Take comfort! On page 34 of Julia Child’s autobiography, My Life in France, a photo of her stove in France shoes a thick layer of dust where stove-met-floor. I find that terribly comforting!

But hey!!! You and I would much rather have a rich life full of cluttery hobbies, houseplants dropping leaves and happy pets wildly scratching dander from behind their ears than a perfectly clean house and a perfectly antiseptic life. (I lived that life for thirty years. It sucked!) Think about it from the perspective of gratitude. Dirty dishes mean you have delicious food to eat. Dirty laundry means you have sheets to rest your body, towels to wash and dry your body and clothes to cover your body. Dirty floors mean you have a shelter. And a dog vomiting up unchewed macaroni at 3 a.m. in your bed means that, well, um, it means that when they’re not barfing they have their nice, warm soft furry back leaning up against yours as you sleep.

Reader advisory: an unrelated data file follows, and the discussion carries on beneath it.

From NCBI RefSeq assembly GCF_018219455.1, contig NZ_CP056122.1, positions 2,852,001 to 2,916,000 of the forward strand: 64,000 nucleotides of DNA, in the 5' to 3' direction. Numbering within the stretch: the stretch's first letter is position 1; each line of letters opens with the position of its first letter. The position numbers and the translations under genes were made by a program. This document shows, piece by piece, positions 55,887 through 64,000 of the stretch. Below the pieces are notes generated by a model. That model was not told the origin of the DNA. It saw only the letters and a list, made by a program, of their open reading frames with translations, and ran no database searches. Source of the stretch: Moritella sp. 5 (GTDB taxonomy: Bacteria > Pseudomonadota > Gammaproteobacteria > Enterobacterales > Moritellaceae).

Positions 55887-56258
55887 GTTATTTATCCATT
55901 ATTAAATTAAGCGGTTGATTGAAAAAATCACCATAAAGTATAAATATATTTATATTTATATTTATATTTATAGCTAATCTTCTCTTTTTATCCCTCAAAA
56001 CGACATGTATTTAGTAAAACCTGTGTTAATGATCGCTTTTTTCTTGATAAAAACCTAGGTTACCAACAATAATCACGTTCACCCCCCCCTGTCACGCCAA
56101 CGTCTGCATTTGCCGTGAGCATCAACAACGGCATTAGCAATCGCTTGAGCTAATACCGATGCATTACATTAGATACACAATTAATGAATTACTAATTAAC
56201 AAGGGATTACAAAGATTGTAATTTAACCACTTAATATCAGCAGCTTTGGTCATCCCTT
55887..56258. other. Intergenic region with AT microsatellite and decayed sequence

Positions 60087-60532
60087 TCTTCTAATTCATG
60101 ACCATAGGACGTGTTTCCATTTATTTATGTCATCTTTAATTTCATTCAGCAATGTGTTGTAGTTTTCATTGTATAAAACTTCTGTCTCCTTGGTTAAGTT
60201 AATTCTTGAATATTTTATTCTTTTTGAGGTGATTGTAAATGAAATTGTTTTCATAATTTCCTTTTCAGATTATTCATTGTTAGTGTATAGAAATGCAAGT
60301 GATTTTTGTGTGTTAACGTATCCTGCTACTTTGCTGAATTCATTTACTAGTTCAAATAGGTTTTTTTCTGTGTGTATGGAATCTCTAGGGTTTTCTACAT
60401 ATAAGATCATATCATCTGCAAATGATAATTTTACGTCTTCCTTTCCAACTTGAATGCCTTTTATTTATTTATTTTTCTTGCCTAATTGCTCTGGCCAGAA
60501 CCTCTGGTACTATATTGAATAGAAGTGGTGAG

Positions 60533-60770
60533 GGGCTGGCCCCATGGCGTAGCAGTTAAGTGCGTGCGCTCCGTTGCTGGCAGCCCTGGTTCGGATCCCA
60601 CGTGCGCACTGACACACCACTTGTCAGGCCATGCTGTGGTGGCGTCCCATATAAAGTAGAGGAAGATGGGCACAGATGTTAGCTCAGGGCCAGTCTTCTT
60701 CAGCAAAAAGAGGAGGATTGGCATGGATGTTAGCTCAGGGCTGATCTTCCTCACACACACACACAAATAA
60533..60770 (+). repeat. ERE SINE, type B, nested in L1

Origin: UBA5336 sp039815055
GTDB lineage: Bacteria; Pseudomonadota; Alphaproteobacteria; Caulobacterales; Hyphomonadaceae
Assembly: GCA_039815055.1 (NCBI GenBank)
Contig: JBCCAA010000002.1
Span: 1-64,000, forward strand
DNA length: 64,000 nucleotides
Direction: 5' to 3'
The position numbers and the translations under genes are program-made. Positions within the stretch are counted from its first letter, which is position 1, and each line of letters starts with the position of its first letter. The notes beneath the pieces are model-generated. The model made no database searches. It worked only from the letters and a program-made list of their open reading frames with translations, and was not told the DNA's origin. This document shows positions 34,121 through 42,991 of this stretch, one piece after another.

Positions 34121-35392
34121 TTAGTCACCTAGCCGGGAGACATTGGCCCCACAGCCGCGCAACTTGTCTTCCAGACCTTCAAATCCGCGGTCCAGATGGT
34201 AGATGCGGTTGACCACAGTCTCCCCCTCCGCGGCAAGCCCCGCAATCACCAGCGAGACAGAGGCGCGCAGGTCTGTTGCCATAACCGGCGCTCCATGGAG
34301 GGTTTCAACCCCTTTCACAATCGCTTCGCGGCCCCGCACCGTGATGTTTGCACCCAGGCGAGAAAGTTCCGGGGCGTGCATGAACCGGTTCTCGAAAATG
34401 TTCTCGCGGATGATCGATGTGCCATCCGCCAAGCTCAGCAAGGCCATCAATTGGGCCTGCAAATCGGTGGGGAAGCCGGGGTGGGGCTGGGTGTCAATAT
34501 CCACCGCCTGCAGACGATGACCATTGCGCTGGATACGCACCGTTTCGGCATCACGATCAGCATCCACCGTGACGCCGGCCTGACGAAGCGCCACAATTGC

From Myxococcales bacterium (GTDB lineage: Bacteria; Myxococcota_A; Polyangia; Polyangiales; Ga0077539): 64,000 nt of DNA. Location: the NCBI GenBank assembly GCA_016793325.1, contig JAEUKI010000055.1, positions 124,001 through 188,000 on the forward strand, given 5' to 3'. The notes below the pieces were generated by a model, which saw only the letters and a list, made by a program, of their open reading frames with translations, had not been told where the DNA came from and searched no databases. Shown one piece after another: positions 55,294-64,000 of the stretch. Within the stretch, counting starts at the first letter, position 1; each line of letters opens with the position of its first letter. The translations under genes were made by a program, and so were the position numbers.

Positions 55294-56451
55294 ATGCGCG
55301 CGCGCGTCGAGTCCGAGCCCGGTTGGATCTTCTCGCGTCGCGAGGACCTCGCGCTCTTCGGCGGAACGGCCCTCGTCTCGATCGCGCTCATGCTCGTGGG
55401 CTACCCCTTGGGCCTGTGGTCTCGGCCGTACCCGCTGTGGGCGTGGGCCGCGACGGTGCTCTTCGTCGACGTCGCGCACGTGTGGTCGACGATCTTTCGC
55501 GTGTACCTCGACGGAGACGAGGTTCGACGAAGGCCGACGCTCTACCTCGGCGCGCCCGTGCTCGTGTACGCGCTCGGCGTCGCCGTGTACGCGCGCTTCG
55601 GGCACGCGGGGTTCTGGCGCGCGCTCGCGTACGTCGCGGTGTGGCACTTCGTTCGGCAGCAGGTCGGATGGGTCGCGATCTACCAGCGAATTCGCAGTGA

And now, go! Go live your nice happy life. Don’t waste time on hyper-cleaning. You’ve got better things to do and only one life to live. Don’t be the crazy Q-tip lady! Leave that to the narcissists. You can’t impress them anyway so why try? Haven’t you given them enough of your precious time?
As my neighbor and I once reassured each other to great shouts of laughter, “We’re mop ladies. If it can’t be cleaned from the end of a long stick, it can just stay dirty! We refuse to get up-close-and-personal with dirt. It’s not worth it.”

Photo by Daniel M. Hendricks